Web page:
Exploring the world of fiber, one draft at a time

My posting can be as frequent or infrequent as my spinning, so be as patient as that fiber, sitting in my stash.

Friday, May 12, 2006

Rainy days and projects

It's been raining steadily for three days now. That's typical for this time of the year. Fortunately I have the outside mowing done, and the spring garden weeded, so for once I have been able to sit back and enjoy several relaxing days off. I have been knitting alot and so have finished one sock and have the heel turned on it's mate. I should be able to finish the pair by this weekend.

Here's a photo.

This pattern is from the yahoo group six-sox-knitalong. Members of the groups graciously supply a pattern on a quarterly basis. I joined this group earlier this spring and this is the first pair I have knitted from the group.

The flaired top of the sock is due to a knitted hemmed cuff. I don't really like the way it looks off of my foot, but it is a very comfortable design when being worn. Usually my knitted socks are too tight at the very top, but this turned hem is very loose and giving. There is a knitted pattern over the top of the foot that is very lovely but which does not show up unless closely inspected. It would be a good sock to do in a solid color, and not the variegated yarn I chose. The pattern would then show up better. The socks do knit up quickly, especially if you only make the top of the sock ankle 5-6 inches tall.

Another rainy day project that I love to do, is to go through old craft magazines. So often a knitting magazine gets looked at when it arrives in my mailbox and then filed away. I do make a list on my PDA of projects in that magazine that I feel would be interesting to do. But a lovely afternoon of just going through magazines with patterns always perks up my creative juices.

This rainy day magazine sorting was a bit different. Over the years I have been buying any old Workbasket magazines that I found. These little treasures of magazines had been published monthly for many many years. I have some from the late 1940's all the way through to the 1980's. Unfortunately these were inexpensive magazines, hardly made for archiving. They have browned with age, and are loose at the staples, or torn. Many have the original address labels still on them, and even notes made by the previous owner, her wishlist of things to make in that issue. I find all of this very charming.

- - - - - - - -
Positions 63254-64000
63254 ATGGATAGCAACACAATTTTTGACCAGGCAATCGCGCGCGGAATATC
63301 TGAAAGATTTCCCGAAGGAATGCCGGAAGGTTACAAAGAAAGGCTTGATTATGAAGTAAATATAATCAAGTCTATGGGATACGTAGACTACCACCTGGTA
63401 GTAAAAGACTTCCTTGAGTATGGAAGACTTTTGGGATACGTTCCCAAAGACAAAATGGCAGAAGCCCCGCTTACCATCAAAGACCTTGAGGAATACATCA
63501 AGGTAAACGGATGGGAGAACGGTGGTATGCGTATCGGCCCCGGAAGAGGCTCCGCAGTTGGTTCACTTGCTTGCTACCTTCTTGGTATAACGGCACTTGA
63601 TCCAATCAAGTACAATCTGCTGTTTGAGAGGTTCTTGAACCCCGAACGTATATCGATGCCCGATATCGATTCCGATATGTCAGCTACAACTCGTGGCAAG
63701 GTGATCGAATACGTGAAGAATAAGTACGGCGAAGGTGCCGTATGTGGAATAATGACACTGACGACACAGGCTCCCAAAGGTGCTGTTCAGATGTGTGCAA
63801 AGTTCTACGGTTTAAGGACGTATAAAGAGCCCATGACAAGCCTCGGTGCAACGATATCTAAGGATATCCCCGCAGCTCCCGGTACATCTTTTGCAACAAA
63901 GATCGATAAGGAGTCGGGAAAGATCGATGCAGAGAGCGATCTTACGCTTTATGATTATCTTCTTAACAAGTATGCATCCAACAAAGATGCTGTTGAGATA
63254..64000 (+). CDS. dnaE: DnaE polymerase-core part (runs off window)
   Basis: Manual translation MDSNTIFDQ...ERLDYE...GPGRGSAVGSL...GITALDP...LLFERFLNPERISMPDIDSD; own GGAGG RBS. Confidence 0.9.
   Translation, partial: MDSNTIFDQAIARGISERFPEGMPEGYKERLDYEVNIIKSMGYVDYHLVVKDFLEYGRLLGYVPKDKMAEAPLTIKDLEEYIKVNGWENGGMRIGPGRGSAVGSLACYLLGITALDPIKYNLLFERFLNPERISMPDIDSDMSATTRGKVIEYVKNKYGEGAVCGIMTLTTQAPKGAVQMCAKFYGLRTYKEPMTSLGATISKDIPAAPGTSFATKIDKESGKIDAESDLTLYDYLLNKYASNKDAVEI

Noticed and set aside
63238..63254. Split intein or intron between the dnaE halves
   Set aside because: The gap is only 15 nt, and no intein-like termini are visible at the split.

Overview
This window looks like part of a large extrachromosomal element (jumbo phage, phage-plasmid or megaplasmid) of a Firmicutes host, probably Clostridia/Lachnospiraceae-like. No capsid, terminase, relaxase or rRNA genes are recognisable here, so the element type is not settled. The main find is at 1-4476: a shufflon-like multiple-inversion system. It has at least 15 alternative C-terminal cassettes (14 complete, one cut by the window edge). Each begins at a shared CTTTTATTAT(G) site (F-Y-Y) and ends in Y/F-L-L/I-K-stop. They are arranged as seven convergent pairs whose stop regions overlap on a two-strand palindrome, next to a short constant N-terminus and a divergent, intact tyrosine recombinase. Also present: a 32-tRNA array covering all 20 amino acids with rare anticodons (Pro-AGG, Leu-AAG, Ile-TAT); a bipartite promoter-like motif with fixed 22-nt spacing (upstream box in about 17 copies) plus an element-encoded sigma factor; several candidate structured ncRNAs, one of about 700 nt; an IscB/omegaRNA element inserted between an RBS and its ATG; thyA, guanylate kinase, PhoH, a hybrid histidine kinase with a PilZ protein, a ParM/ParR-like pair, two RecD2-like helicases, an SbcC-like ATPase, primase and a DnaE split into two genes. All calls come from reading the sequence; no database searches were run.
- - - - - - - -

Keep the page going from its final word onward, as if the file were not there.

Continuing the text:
I had searched for awhile for a way to store these gems in a more secure fashion and finally found photo sheets of archive safe plastic that were the exact size. Two issues slide nicely into one plastic sheet so only six are needed for a years worth of issues. I soon discovered that trying to put more than one year into an album constructed for those size pages was impossible, and that I really didn't want albums anyway. Instead I used quilters rust proof safety pins to secure the holes in the plastic pages, making a collection of each year. These then fit very nicely into a secure box, and all of them will be stored together that way.

But I am a long way from sticking them back into the closet. I have had so much enjoyment going through each one, and listing on a sheet of paper anything I found I may want reference to later. They are a wealth of tatting patterns, something I do not do well at all. They are a wealth of crochet doily patterns, something I can do but is not my favorite craft. However now and then there are wonderful knitted doilys, or edging patterns. These along with the more out of the ordinary (a poodle pin made from a piece of chenille bedspread!) were noted in my listings.

The earliest ones are the most fun, of course. As I got into the later 70's I could only laugh and my list definately got shorter. Ah but are not the fashions of the 70's and 80's being copied today for all of these new knitters? It's still wonderful inspiration to look at each design and see maybe a detail or a stitch pattern that can be used in a new way.

And one of the true pleasures was finding the patterns for things I have owned for years. Doilys that have those wonderful flowers in them, or the baby blanket pattern that someone made for my daughter. These were things that I had and admired for the workmanship, and here were the patterns for them! Here's a photo of my biggest find:

I had the hot pad for many years, rescued from some flea market. I knew it had bottle caps and crochet, but had never wanted to dissect the actual making of it. I had seen others like it, in the form of a cluster of grapes, I bought this one for the fact it was different from the ones I had seen the most. Some creative soul had just made one of their own design. Whether they used the idea from the Workbasket, or in later years was just messing around trying out the technique will never be known. But how much fun is it, to be thumbing through the old Workbasket and see the directions for something that I have loved and admired for so many years.

I am still working on rewriting my notes from the natural dye workshop. There are many pages and in no order at all. I am trying to get them into a good flowing description of the three day workshop. I find I am not getting it done, because I really do not want to sit down and do it. I find this surprising about myself. I had always thought I would enjoy being a writer, because I do love to tell a good tale. But this is the nuts and bolts of writing, taking notes and putting them into good copy. And to my surprise, I don't like to do it. Ah well, I have plenty of things to keep me occupied well into my ancient years. I guess I can let the idea of being a writer go the way of all good dreams. Meanwhile, I will put myself back into my school years, and get this 'report' done as soon as I can.


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